June 25, 2018
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Commission approves 61 dates for Bangor


AUGUSTA, Maine — After being postponed a week due to last week’s snow and ice storm and narrowly missing Sunday’s blizzard, the Maine State Harness Racing Commission’s meeting to confirm Bangor Raceway’s racing license and 2009 race dates proceeded at a record pace.

The license was approved, as were all 61 race dates for the 126th season of racing at Bangor Historic Track.

Also, the commission received assurances from Bangor city officials and Bass Park/Bangor Auditorium director Mike Dyer that the city would refrain from, reschedule or relocate events which could negatively affect the recently refurbished and rebuilt track surface in the future.

“There have been meetings between management and city officials that Bangor is going to redirect their nonharness traffic inside the race track as we requested,” said MSHRC chairman George McHale. “There will not be events on the race track that will damage it, such as demolition derbies and tractor pulls they’ve had during fair weeks in the past.”

Bangor Raceway director of operations Corey Smith said certain events, like snowmobile racing and jumping, which don’t affect the track surface, can still be held on it. Demolition derbies can leave behind everything from motor oil to glass, metal and plastic pieces which can be buried and then resurface at a later time.

“From what I understand, Mike Dyer’s going to look for alternative programs for those days, whether it be adding a date for snowmobile or bike jumping,” said Corey Smith, Bangor Raceway. “It’s more alternative programs more than alternative locations. What those are, I can’t really speak to, but they won’t be on the track if they can potentially harm it.”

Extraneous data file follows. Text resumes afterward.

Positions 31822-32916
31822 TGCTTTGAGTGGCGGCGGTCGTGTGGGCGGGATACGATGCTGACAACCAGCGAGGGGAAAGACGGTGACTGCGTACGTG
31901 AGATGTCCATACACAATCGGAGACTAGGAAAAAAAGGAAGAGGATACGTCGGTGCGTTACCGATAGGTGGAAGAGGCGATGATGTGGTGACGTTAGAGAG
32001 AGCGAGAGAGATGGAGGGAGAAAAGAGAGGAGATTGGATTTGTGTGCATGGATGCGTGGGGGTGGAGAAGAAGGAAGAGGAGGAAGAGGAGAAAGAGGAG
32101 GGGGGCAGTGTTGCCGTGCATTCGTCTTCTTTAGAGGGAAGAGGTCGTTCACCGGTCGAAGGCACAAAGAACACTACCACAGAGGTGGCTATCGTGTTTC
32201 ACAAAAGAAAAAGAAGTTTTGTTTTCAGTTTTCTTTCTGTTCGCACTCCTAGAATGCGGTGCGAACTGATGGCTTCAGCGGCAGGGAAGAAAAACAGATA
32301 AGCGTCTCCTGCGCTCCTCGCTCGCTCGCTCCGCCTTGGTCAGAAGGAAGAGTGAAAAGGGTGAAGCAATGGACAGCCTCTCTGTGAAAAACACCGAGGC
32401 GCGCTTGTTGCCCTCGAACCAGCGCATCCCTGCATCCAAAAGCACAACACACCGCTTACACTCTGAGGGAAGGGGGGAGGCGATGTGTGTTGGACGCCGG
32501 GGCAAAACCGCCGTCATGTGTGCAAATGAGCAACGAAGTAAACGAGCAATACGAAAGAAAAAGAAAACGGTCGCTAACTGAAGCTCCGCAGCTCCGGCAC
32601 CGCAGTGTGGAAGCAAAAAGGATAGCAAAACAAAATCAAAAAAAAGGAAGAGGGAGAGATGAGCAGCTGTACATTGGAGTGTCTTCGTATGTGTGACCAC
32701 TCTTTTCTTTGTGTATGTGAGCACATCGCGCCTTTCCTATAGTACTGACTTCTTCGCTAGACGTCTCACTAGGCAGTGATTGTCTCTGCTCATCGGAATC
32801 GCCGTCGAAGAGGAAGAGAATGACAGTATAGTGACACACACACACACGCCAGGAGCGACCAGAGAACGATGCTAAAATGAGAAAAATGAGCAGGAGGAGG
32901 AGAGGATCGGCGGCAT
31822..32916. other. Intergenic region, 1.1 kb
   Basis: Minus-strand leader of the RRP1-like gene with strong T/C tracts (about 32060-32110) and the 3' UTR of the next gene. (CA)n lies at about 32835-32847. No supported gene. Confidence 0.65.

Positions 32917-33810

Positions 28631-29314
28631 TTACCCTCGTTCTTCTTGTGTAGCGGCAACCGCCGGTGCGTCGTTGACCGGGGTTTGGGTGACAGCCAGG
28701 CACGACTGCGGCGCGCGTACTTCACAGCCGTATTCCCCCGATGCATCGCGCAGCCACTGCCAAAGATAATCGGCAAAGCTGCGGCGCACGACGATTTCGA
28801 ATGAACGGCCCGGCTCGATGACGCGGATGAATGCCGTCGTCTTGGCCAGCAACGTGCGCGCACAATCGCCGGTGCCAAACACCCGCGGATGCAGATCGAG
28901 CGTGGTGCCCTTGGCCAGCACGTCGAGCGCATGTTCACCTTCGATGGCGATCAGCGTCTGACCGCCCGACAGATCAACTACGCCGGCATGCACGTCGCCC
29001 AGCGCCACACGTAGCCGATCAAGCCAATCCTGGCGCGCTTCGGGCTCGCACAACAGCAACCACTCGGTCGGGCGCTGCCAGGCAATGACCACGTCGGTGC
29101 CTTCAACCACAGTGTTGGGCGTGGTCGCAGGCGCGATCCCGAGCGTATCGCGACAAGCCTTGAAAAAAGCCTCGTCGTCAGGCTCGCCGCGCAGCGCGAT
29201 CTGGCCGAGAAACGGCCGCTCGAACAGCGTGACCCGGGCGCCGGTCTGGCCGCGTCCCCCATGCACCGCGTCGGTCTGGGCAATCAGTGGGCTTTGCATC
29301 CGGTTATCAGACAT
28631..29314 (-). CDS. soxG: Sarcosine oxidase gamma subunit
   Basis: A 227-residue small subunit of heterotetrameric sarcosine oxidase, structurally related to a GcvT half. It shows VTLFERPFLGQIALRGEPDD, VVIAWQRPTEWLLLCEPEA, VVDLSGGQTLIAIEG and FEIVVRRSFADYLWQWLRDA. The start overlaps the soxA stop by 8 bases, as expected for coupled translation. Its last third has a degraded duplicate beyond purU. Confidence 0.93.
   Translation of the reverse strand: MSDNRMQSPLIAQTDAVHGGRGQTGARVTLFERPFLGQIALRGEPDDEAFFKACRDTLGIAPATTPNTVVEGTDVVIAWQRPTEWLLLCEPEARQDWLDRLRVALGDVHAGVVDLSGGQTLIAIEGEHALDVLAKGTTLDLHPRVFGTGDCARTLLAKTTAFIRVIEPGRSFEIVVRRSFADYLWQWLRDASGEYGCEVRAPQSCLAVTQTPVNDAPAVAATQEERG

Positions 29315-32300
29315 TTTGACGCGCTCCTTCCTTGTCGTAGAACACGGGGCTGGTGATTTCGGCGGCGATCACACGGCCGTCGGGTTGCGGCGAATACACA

MSHRC executive director Henry Jackson said the commission has put together an oversight process to make sure the track remains safe for harness racing.

“Ralph Canney [the state racing steward] and I will work together to evaluate it, and if there are any problems, we’ll make a recommendation to have an emergency commission meeting,” Jackson said. “We’ll also bring it to the attention of [track operator] Penn National Gaming and the City of Bangor. “We just want to make sure we can race there safely without any more conditions that hold up racing.”

Earlier this year while repairs were being made to the track, track officials unearthed an old manure dumping pit and drainage pipe that was contributing to soggy conditions that forced the interruption and postponement of 14 race days.

“It can become a safety issue to horses on the track,” Jackson said. “We’ve tried to work with the city in the past, but it did become more of an issue with the condition the track was in this past year.”

The approval of Bangor’s racing season means the track will have a net increase of seven race dates over last year’s schedule.

“I’m excited about the longer season,” Smith said. “We have the new paddock ready and the track’s in great shape so it’s like opening a new facility.”

The monthlong delay in renewing Bangor Raceway’s license was due to an approval process the MSHRC had to do regarding two new Penn governing board members after Fortress Investment Group LLC and Centerbridge Partners LP purchased Penn National Gaming Inc. in June.

“We just had to get some information, which we got, for a couple new board members, and we’re content with that,” McHale said.

Jackson said he’s pleased the commission took the necessary time to fully evaluate the ownership group.

“One board member was on board during the earlier investigation and another was appointed after our last meeting, and there are no issues whatsoever,” Jackson said. “This is a protocol we will adhere to for future licensing of all tracks.”

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